Kevin Coleman


US cyber defenses outmatched by hackers

Cyber threat environment exceeds US ability to defend against it

The cyber threat environment is making many people uncomfortable and nervous — and rightfully so. People in the military, the intelligence community, members of Congress and others are concerned about our country’s ability to anticipate cyberattacks, defend against acts of cyber aggression and respond to such acts in a timely manner. Add to those issues the phone hacking scandal that is rocking Britain, which now has the connected user community on edge, and also has increased the overall concern about cybersecurity for mobile devices.

Clearly, this is a huge challenge.

Although no country is isolated from the threat of cyber aggression, the United States is the most heavily dependent on the Internet, computers and a host of other digital devices.


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Although some say the threat is way overblown, others continue to sound the alarm. There are still others that are quick to point out that the United States will not do what is necessary to address this risk until we learn our lesson; that is, experience a substantive event. I asked James Howe, vice president of threats, technology and future requirements at Vision Centric for his view, and he said, “Based on my experience and observations, the current cyber threat environment is rapidly advancing and becoming dramatically more dangerous. This is taking place at a rate that far exceeds our current ability to respond.”

James is not the only one with those concerns. During the past few months, I have been collecting some of the biggest concerns about our ability to address cyber threats. Here are some of those concerns.

  • The bureaucracy that is all too common throughout our government will inhibit timely decision-making because of the dynamics of the cyber threat environment.
  • The traditional military mindset and regimented operational model are too rigid and serve to negate the flexibility, creativity and innovation that are fundamental requirements in several areas and critical to addressing the current and future cyber threat environment.
  • The failure to recognize our critical infrastructure providers in the private sector as a primary consumer of our cyber threat intelligence increases the likelihood of a successful attack.
  • Many in the private sector are looking for our government to fund enhanced defenses for our critical infrastructure given it is a national security issue and also an economic threat.
  • Availability of appropriately skilled resources in the quantity necessary and the funding to support these positions in the government, military and private sector critical infrastructure is highly questionable.

I have to say I share these concerns. However, it is worth noting that the Cyber Command and the vast supporting infrastructure, including the cyber defense industry, was established in what many believe to be record time. But is this fast enough?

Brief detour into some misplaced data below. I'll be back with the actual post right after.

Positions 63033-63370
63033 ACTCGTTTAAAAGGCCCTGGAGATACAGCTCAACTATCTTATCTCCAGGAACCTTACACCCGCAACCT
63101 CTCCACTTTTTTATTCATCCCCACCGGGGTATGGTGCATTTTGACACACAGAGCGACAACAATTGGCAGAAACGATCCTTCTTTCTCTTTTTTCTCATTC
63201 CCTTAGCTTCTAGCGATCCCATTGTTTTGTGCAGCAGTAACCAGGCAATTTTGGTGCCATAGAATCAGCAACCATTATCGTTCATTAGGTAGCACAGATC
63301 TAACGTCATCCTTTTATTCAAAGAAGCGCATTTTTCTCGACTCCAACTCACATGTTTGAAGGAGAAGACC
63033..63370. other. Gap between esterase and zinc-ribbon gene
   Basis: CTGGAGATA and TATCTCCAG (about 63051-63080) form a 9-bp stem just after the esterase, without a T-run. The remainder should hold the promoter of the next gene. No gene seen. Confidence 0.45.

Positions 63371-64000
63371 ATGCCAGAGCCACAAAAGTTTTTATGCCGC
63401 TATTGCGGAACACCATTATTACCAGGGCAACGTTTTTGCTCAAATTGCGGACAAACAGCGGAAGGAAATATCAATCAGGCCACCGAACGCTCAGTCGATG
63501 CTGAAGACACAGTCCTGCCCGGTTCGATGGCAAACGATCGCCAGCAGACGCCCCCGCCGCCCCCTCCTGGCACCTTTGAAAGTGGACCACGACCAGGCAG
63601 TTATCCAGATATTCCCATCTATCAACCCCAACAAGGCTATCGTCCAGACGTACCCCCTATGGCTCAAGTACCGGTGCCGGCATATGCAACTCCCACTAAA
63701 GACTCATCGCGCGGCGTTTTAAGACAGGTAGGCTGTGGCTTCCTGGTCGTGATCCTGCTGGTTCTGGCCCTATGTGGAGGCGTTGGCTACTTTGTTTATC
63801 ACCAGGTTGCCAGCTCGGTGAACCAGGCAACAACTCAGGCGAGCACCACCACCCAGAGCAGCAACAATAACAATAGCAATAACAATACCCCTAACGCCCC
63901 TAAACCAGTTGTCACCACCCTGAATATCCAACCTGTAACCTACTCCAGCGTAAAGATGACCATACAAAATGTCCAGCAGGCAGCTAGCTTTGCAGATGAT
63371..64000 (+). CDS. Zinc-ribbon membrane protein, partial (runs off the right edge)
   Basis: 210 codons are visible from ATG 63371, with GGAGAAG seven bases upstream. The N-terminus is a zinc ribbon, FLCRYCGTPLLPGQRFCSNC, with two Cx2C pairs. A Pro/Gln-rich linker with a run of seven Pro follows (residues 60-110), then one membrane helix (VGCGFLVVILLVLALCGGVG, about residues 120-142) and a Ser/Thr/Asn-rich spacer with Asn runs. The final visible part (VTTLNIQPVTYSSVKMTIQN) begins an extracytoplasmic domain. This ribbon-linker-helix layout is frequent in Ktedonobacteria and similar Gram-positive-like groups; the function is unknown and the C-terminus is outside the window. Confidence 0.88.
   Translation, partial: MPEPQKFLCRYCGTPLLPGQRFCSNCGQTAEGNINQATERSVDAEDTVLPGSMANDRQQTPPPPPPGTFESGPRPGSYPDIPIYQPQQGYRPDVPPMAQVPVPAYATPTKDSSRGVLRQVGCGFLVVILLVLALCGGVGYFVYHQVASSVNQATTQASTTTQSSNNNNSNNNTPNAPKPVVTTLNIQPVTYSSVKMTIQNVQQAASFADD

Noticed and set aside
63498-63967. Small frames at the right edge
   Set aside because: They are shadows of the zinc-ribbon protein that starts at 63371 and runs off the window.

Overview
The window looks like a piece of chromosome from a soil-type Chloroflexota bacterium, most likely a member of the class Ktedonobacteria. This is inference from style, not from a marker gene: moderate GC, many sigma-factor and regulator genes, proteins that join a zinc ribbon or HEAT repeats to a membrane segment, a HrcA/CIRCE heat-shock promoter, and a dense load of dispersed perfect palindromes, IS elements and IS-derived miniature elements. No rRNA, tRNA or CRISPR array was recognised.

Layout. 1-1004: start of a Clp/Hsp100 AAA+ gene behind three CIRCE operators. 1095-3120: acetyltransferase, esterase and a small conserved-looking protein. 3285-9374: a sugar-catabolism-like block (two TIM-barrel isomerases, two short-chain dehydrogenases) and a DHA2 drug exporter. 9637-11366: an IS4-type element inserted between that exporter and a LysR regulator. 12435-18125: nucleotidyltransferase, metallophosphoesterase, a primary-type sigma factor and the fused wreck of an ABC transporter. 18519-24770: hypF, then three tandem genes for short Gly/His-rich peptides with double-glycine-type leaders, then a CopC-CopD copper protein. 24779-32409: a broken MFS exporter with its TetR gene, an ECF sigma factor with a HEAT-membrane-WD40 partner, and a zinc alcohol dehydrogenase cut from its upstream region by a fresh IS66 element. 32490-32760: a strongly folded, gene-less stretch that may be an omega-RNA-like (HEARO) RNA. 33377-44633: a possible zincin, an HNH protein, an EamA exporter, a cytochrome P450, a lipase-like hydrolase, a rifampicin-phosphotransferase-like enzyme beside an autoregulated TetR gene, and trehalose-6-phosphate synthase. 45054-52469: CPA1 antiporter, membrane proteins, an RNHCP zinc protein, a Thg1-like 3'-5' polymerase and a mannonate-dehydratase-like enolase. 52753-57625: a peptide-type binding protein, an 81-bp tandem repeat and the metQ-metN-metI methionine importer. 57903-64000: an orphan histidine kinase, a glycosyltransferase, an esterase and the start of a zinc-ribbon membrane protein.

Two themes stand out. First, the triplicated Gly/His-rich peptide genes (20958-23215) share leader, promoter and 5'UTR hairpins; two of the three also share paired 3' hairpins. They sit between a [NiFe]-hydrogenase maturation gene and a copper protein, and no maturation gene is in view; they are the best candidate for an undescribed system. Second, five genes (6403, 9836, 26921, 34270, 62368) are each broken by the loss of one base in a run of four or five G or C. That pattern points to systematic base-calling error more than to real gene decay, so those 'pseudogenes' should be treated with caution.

The blur between criminal acts in cyberspace, cyber terrorism, cyber espionage and acts of cyber aggression by rogue nations has placed U.S. defense forces in a very precarious position. The complexities associated with attribution of acts of cyber aggression to a specific source, coupled with the use of compromised servers and unknowing and unwilling participants in noncooperative countries as intermediaries in the cyberattacks, all combine to make a rapid, accurate attribution of responsibility for attacks with a high degree of confidence highly unlikely.

There is no question that the United States must rapidly fortify its cyber defenses to avoid a threshold-level-incident that would escalate into a full-blown confrontation. Such a confrontation would undoubtedly occur in cyber and physical domains after highly publicized comments from defense officials. I recently was asked an interesting question:  Will there ever be peace in cyberspace? At this point I would have to say that is highly doubtful.

At this point there are more questions than there are answers. Doctrine needs to be written, technology needs to be developed and international standards need to be established. All this must occur in a very short period of time. As history has shown us, governments do not move quickly. Perhaps the most challenging aspect of addressing this threat will be the continual updating of doctrine, technology and standards at a pace equal to that with which the threat evolves. One thing is for sure, we must not fail for the consequences of failure are far too great.

Reader Comments

Fri, Sep 2, 2011

The saying goes "follow the money". Most of the advocates of "we are doing to little" are those who have the most to gain. The advocates on the Gov't side, its funding and control. The advocates on the contractor side it's a increase in the contracts given out by the Gov't. At the same time some of the contractors are telling the Gov't how insecure their systems are, some of the same companies are trying to sell the Gov't Cloud products which open even more security holes. Mark me down for the threat is overblown!

Wed, Aug 24, 2011

First bullet sums up it all! Hackers vs bureaucracy; who will win?

Mon, Aug 22, 2011

The Defense Science Board report on cyber mentioned specifically that more lines of code is inheritly more insecure. So why does the DoD continue to by systems with more lines of code and complexity? Why does it over pay for these systems when the vast majority of their users never actually use those extra lines of code that increase the attack surface ? Shouldn't the DoD be looking at reducing the attack surface, simplifying security, using open source especially when it comes to operating systems on devices?

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